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Stem Cell Research

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The argument of whether stem cell research is right or wrong has been going on for fifty to sixty years. Lisa Sowle Cahill discusses some important issues and her views of stem cell research in her article Stem Cells: A Bioethical Balancing Act. Her main topic points touch base on stem cell researches importance, new The National Institutes of Health (N.I.H) rules, the pro-life protest, the specifics of an embryo and when it becomes a person, its commercialization, and lastly how it is an issue of social justice.

Cahill first goes on to discuss the medical reason of why stem cells are being researched. The reasons that she lists are that scientists have discovered that stem cells may be able to cure cancer, Alzheimer's, heart disease, diabetes, Parkinson's disease, and spinal cord injuries. Stem cells can be used from any part of a person's body, but the ones from the embryos have proved to work the best. The way they work is that when they are given to a patient they start to act like new cells to replace the ones that are hurt or dead in the body. Stem cells from embryos that are very early in their fertilization are the best because they have not developed fully and can transform into any kind of tissue in the body. With this great discovery the question of if achieving good through evil is worth it or not. She goes on to explain the answer to this question is only in the eyes of the beholder. Some just only focus on the good of the act and downplay the loss of an embryo. Others believe we must protect the unborn and that just because it may save a life; it is also destroying one in the process.

Up until last summer embryo experimentation has been banned in the U.S. Since it is now allowed scientists are receiving donations from private companies to research embryos to find cures for diseases. Some new rules were set up for the N.I.H to follow for instance they were only permitted to "use frozen human embryos that were originally created in the course of infertility treatment for couples who no longer need them (Cahill pg 128 par. 2)", but the couples must give their consent to donate the embryo. Another rule is that the research has to be reviewed four times, once by researchers and three times by the N.I.H. Around the same time N.I.H. made their changes Britain allowed "therapeutic cloning" which is aiming to "facilitate the use of a medical patients own cell to produce a stem cell-providing embryo (Cahill pg. 128 par3)".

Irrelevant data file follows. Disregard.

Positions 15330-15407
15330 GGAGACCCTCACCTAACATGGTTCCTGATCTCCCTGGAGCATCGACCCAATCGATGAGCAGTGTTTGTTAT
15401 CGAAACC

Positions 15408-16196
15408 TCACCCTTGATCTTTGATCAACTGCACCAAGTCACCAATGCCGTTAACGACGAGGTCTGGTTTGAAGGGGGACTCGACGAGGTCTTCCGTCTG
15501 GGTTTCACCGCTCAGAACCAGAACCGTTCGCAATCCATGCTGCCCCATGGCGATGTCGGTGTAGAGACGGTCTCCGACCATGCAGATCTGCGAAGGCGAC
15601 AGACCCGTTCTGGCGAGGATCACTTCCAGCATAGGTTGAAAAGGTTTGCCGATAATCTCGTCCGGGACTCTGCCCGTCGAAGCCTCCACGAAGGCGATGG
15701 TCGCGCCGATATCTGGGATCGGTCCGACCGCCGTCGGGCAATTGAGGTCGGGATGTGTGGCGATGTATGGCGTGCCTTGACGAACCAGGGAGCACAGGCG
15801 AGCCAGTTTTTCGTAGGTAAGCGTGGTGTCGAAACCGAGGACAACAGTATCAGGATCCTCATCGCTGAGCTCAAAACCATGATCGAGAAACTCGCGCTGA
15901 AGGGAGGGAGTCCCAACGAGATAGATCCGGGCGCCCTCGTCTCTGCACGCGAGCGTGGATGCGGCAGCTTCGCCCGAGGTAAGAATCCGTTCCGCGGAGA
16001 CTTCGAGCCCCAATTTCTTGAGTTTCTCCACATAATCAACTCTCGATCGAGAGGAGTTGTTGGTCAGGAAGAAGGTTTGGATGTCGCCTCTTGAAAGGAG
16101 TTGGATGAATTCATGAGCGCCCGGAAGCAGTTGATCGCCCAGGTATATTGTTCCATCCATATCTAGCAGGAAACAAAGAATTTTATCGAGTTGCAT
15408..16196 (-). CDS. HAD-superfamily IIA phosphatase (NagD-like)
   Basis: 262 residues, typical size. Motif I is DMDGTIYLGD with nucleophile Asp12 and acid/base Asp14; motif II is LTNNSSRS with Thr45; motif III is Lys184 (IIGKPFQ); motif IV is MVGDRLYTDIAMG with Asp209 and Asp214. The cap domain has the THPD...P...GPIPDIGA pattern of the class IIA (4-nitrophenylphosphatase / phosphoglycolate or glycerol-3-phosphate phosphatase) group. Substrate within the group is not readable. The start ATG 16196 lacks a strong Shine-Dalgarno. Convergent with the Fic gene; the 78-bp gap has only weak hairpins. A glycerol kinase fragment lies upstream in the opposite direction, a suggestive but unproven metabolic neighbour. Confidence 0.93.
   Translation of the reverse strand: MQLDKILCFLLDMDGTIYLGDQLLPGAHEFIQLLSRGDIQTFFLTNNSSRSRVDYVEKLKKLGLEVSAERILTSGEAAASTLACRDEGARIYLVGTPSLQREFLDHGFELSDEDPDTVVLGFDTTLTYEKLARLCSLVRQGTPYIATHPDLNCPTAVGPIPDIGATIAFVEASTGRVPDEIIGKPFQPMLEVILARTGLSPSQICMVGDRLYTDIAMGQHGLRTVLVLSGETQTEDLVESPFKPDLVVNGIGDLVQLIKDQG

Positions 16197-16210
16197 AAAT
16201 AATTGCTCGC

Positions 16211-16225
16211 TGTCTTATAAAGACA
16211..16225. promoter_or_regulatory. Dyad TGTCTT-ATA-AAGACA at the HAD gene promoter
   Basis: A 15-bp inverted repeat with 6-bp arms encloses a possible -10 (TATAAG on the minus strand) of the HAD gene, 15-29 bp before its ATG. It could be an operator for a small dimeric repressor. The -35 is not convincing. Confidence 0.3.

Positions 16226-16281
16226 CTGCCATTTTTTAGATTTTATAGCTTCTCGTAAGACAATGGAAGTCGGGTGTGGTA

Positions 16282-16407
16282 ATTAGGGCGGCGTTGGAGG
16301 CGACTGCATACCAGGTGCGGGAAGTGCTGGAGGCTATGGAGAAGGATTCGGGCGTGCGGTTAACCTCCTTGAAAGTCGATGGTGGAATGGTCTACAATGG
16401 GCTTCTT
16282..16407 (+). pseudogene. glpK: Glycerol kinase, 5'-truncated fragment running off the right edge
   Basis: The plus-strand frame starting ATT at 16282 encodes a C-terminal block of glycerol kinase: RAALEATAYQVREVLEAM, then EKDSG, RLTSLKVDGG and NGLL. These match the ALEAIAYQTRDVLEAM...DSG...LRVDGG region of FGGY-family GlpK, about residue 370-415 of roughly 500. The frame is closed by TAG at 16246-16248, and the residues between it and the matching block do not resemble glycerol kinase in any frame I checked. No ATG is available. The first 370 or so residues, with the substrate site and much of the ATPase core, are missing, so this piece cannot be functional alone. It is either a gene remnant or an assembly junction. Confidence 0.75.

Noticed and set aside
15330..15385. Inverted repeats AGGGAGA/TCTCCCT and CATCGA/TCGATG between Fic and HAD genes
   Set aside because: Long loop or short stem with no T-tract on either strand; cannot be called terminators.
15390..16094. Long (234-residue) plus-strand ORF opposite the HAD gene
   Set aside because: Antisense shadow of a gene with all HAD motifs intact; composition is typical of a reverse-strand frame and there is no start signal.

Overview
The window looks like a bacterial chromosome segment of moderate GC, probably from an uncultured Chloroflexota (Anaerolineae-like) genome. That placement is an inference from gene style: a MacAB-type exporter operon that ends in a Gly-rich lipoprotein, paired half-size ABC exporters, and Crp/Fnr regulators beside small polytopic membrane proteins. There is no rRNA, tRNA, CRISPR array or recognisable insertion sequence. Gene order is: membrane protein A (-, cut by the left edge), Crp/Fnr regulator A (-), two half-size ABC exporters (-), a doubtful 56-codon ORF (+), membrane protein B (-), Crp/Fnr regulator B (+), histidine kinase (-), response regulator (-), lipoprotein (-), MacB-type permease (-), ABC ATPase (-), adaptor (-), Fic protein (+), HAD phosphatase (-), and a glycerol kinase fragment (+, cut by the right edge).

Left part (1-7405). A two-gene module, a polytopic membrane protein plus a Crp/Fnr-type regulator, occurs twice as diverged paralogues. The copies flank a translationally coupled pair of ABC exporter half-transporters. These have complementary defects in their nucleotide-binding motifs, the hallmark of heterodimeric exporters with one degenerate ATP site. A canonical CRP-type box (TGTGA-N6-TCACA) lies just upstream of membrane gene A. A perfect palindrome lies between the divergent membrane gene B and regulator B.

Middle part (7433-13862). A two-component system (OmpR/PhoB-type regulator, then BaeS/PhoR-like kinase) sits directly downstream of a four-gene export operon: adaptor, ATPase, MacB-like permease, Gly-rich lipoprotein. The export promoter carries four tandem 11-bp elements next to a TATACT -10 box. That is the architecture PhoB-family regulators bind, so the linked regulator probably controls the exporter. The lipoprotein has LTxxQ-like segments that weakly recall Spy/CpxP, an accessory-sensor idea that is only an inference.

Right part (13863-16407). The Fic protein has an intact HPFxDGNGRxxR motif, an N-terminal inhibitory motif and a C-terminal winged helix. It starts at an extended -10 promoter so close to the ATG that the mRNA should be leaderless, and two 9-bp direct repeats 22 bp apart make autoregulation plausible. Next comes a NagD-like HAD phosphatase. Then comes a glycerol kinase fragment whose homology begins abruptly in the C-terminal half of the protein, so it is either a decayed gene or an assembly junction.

Cahill points out the views of pro-life supporters and Catholic leaders next. They see using stem cells has murdering "innocent" humans and morally wrong. The Catholic Church believes that they agree with trying to help the sick and ease their pain, but not at the cost of someone else's life. Pope John Paul II made it clear in a speech he once made that he supports finding out ways to save the sick as long as it meets the higher standard of "the integral good of the human person" and he says that the embryo classifies as a human.

The whole argument over whether or not stem cell research is right or wrong revolves around the question of is the embryo a person and this is the next point Cahill explains. Bioethics think that the embryo is not considered a person until after two weeks so using the embryo before then is not wrong. They say that the lining on the embryo cannot slip apart and form identical twins. The opposite view comes from the Catholic Church whose wishes are to protect the embryo from being destroyed. They believe that "as long as an embryo is a developing life with a human genetic code, it is a person despite its uncertain identity and prospects" (Cahill pg.130 par. 1). Cahill understands that both parties do not really having a common ground to agree on, the one thing that both should understand is that the embryo is a form of life in the begging stages.

Cahill then goes on to explain the commercialization of stem cell research. There is only one law that attempts to protect the embryo and that is the one that says it cannot be bought or sold, but what difference does that make if things like stem cells that come from the embryo can be sold. Cahill believes that the laws should not be "inflexible" and that if scientists have used their expertise to find a way to heal sickness then they are entitled to do so.

Her final point has to do with the issues of social justice. Cahill states that this includes everyone within the health care system. This cannot happen if the full focus is protecting the embryos freedoms and rights. She goes on to say that she does not know the embryos "moral status", but she does know that it is very important to its future for the public



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